Dogwood Canyon Nature Park is a beautiful and scenic park located in Lampe, Missouri. Spread over 10,000 acres, the park boasts stunning views of the Ozark Mountains. The park stretches across the Missouri-Arkansas border and is found along highway State Highway 86. Activities at the park include walking and biking, fishing, horseback riding and tram tours. Dogwood Canyon’s mission is to be the outdoor destination adventure of choice for families, individuals and groups of all ages. Their commitment is to preserve, promote and protect the natural environment of the canyon’s wildlife and plant life.
Start your canyon experience by hiking the round-trip trail that runs through the park. Great for hiking and biking, the trail covers 6 ½ miles. The path is ideal for bikers of all ages because it is paved and fairly level. Bikes can be rented on a first come basis and include trail a bikes and kid cart rentals for young riders. Limestone bluffs, waterfalls and a covered bridge can be seen along the way as well as trout swimming under the native stone bridges. To see the park on wheels, try one of the park’s round-trip Segway Tours to the Glory Hole. The Glory Hole is just one of the many waterfalls that can be seen throughout the park. Reservations are required and are reserved for park guests ten years and older.
Dogwood Canyon is home to large, rainbow trout that swim in the beautiful spring-fed water. With no license or trout stamp required, fishing is a popular attraction at the park. Self-guided catch and release half-day tours and fly-fishing and casting clinics are held daily. Tackle and rods can be rented on site. Hours and availability vary by season and by individual activity.
Tram and Jeep tours are another relaxing way to experience the park. Tour guides offer an informative look at the history of the land and the wildlife as you ride in an open-air tram. The Wildlife Tour runs about two hours and takes guests past the Glory Hole and to an up close and personal look at the bison, elk and longhorn pastures. The 2-hour Evening Dinner Tram Tour takes guests past the pastures into Arkansas and to a campsite complete with evening entertainment and a full meal. For one to three guests, there is a private Jeep tour. This tour takes guests on the more rugged back-country roads through the park. Reservations are highly recommended for all tours as availability is limited.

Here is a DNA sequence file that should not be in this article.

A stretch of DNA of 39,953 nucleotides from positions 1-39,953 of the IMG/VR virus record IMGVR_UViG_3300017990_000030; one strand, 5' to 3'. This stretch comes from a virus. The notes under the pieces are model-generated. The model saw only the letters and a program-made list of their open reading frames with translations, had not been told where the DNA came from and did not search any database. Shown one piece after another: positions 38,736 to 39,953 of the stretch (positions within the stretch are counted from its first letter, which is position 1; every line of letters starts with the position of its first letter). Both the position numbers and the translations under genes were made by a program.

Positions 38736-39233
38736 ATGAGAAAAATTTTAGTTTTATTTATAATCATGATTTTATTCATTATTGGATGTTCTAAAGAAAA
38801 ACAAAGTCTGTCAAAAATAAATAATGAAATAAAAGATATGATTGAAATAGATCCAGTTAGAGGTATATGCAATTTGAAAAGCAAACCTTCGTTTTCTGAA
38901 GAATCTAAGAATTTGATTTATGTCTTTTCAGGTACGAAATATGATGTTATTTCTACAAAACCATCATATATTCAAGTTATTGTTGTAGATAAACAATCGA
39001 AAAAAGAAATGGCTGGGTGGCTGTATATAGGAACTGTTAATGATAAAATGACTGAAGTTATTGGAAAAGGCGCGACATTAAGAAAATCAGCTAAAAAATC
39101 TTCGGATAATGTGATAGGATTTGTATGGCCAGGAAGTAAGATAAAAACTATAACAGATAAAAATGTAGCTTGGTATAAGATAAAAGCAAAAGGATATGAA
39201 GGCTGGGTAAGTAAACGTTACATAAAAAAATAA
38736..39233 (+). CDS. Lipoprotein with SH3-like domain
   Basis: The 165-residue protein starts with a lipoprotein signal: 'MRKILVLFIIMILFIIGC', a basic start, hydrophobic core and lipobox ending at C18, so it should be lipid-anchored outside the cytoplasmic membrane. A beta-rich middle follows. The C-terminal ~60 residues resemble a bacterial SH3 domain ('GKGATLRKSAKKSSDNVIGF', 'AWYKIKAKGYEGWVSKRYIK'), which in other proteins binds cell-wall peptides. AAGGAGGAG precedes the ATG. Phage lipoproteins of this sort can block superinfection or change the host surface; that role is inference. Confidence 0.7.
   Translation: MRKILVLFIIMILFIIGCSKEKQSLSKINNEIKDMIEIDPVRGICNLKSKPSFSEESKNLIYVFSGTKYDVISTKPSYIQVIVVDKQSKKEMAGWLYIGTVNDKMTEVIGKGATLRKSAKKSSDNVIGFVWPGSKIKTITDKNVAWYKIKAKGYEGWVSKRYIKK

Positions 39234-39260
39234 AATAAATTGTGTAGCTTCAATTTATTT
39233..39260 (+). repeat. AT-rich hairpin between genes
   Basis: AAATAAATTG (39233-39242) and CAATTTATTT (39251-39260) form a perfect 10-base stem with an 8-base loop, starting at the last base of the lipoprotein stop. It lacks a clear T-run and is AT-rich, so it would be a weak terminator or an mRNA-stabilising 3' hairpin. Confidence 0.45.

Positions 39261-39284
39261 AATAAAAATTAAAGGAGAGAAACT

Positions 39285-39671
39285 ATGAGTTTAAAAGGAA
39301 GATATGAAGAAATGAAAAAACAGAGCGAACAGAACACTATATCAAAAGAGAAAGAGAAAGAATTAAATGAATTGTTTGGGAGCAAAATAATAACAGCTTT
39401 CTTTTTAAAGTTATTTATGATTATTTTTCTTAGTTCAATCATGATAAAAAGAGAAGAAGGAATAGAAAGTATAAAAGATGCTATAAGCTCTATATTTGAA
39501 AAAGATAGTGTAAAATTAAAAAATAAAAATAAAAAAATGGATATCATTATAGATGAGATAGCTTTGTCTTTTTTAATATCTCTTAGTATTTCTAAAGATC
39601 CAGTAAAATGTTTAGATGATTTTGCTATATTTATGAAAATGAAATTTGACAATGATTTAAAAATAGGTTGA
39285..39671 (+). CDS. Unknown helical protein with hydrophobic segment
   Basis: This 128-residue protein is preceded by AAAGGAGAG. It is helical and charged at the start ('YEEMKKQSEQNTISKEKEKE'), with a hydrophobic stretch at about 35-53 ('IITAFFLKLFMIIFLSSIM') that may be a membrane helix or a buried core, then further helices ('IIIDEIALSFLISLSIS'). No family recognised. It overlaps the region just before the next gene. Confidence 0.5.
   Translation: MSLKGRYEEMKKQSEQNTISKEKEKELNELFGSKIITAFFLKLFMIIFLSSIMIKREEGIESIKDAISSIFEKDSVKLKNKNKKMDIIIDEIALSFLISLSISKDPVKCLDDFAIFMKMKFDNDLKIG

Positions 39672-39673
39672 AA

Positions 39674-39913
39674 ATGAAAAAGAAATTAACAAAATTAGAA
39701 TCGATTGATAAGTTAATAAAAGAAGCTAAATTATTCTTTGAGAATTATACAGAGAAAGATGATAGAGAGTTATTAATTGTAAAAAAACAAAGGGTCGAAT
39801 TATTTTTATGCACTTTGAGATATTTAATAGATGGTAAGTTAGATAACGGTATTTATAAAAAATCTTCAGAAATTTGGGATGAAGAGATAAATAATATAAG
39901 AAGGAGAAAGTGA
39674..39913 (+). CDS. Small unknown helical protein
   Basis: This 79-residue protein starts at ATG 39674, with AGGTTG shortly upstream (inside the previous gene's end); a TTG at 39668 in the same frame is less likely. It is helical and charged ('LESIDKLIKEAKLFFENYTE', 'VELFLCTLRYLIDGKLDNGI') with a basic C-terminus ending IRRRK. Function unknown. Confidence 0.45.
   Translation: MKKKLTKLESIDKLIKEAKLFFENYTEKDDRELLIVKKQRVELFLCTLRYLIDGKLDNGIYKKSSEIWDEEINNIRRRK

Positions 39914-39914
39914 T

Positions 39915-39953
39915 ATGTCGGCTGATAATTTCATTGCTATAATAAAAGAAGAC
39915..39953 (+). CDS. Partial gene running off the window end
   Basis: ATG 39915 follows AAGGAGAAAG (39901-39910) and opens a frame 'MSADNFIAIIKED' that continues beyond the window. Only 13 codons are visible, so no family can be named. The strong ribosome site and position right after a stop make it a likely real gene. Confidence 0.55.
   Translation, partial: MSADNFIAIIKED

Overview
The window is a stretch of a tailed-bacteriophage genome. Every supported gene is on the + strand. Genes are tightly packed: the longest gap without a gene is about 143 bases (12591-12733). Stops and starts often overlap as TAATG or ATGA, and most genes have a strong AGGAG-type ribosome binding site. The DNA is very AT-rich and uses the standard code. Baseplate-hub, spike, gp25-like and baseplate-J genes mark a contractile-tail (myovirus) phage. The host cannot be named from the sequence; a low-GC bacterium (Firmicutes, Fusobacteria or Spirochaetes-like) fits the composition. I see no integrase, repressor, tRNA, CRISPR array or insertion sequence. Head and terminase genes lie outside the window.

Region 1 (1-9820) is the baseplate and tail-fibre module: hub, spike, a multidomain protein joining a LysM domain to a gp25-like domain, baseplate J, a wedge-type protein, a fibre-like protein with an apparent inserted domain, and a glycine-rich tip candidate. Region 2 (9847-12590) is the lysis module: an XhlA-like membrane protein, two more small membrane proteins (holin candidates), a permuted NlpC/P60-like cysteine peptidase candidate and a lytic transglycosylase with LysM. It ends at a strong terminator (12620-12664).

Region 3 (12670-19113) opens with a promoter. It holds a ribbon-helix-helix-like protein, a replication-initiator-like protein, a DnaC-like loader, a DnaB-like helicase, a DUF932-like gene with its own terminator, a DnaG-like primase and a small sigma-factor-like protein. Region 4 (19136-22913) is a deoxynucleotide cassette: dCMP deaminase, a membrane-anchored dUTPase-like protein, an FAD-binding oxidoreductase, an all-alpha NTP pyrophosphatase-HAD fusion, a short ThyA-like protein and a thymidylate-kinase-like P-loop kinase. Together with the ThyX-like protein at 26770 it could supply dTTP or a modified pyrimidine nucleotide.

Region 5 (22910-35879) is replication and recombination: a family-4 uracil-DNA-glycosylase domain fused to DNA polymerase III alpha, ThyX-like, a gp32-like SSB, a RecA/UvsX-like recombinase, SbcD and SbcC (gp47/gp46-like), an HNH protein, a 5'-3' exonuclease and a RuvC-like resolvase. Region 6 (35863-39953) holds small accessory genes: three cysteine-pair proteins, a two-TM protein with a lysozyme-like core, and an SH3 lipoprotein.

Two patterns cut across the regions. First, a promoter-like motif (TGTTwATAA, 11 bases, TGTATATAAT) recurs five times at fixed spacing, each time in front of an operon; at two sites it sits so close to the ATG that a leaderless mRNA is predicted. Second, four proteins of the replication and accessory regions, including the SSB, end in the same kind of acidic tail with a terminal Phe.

From March through October, Dogwood Canyon offers Archery demonstrations and competitions. On Wednesdays and Saturdays at 9:30am, guests that are 12 and older can participate on the 3-D course offering five life-like animals worth a range in points. 1st, 2nd and 3rd place will be awarded and all participants will receive a t-shirt.
To experience more of the park that cannot be seen from the walking trail, Dogwood Canyon offers horseback riding tours for guests 8 years and older. The one hour trail tour is known as the Straight Shooter. The two hour tour offers rides up the ridges to showcase 360 degree views of the Ozark Mountains. There is a six hour ride known as the Little Indian Advanced Trail Ride. Families will also get a kick out of the Cattle Drive tour. Riders will wrangle the Texas longhorns to another pasture and once there served a meal. This tour runs from March through November at 10:00am.
Lunch can be enjoyed at the parks Outdoor Café. Menu items range from bison burgers to hot dogs and sandwiches. The Café is open for lunch from 11:00am to 4:00pm from March to November. And don’t forget to stop by the park’s gift shop for a souvenir. The shop is full of a variety of items like books, toys, clothes and custom artwork from artist Edward C Robinson III.
To enjoy multiple activities at the park, a special Adventure Pass can be purchased. At only $49.95 per person, per day, the pass includes hiking, biking, tram tours, trout fishing and $10.00 of the Segway tours. Season passes are also a great purchase at only $75.00 for adults and $35.00 for kids. With all that the park has to offer, see why visitors have rated it as one of the top attractions of Lampe, Missouri.
Photo courtesy of Dustin Baker